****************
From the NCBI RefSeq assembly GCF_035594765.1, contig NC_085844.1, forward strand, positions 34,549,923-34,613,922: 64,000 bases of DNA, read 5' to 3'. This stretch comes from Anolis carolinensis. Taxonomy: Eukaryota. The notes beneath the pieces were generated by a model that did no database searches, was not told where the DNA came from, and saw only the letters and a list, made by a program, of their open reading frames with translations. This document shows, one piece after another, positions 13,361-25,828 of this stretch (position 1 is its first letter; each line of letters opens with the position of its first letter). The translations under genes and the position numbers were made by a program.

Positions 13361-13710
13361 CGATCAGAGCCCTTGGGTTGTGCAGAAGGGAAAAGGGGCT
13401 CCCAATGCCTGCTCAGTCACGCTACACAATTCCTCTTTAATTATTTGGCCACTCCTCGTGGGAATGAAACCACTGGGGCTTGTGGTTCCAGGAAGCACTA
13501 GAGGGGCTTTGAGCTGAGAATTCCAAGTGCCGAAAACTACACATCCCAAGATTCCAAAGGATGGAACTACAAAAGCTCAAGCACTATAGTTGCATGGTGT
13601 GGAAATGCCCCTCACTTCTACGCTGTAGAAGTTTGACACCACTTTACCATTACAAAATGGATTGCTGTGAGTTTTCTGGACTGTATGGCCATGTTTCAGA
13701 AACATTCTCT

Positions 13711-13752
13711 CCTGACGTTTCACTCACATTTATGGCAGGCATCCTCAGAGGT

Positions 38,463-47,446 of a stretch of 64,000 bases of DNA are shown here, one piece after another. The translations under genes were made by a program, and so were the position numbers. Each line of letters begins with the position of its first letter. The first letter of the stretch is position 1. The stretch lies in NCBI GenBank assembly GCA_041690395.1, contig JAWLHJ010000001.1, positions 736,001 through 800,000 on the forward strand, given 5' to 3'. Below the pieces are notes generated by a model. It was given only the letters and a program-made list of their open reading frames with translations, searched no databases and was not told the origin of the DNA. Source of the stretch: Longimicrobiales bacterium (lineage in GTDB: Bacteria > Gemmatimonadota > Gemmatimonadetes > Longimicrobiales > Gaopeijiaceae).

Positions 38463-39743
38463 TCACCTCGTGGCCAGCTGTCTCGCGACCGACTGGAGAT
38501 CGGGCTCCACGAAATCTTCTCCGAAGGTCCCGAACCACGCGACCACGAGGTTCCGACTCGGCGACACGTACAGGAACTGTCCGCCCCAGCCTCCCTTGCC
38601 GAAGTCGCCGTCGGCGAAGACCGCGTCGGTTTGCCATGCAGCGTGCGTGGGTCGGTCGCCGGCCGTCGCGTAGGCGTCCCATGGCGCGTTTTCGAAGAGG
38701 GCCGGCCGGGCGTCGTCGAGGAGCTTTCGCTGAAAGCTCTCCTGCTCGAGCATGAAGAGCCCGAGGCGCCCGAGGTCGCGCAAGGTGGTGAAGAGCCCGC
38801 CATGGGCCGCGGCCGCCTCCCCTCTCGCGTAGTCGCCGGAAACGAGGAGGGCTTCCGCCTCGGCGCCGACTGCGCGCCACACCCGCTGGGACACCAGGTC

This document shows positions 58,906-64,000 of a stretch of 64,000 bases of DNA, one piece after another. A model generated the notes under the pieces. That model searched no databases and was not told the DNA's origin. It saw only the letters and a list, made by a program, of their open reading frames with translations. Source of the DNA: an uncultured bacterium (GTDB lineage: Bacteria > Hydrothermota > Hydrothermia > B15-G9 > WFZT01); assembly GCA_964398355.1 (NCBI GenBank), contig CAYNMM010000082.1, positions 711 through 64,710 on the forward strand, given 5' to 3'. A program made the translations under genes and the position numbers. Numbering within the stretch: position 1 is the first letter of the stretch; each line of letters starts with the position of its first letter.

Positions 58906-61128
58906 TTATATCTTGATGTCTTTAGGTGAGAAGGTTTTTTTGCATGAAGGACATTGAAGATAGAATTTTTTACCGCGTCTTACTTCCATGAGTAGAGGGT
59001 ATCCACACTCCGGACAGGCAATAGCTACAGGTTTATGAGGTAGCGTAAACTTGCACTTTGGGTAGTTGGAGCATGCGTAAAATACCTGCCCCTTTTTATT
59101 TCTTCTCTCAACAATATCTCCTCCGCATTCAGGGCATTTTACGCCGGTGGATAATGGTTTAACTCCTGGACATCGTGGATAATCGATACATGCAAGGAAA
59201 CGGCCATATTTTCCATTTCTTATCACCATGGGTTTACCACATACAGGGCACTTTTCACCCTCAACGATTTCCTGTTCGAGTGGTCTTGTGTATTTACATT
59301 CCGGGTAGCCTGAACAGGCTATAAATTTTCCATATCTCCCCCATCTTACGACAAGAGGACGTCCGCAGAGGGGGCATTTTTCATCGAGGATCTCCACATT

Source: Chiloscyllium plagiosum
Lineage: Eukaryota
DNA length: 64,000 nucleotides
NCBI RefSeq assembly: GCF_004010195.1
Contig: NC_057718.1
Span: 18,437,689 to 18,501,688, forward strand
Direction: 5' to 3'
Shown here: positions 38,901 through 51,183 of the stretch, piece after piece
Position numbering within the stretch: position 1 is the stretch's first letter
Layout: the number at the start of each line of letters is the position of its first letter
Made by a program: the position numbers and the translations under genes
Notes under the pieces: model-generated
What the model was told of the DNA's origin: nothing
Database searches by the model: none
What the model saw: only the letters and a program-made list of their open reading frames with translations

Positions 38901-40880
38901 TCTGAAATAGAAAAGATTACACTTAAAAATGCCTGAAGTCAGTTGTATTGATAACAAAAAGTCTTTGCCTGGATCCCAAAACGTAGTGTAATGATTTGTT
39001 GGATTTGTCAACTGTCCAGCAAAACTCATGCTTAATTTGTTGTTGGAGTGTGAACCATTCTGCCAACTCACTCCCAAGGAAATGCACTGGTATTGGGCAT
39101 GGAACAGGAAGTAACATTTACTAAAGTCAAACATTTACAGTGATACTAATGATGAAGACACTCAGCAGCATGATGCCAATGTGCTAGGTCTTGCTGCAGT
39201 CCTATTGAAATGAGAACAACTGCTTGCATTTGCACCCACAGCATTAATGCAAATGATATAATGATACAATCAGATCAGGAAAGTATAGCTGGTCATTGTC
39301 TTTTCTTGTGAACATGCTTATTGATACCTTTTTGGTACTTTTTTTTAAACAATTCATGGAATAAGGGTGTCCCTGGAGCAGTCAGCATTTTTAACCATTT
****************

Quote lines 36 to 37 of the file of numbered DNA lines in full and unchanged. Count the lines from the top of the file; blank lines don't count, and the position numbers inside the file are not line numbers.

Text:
What the model was told of the DNA's origin: nothing
Database searches by the model: none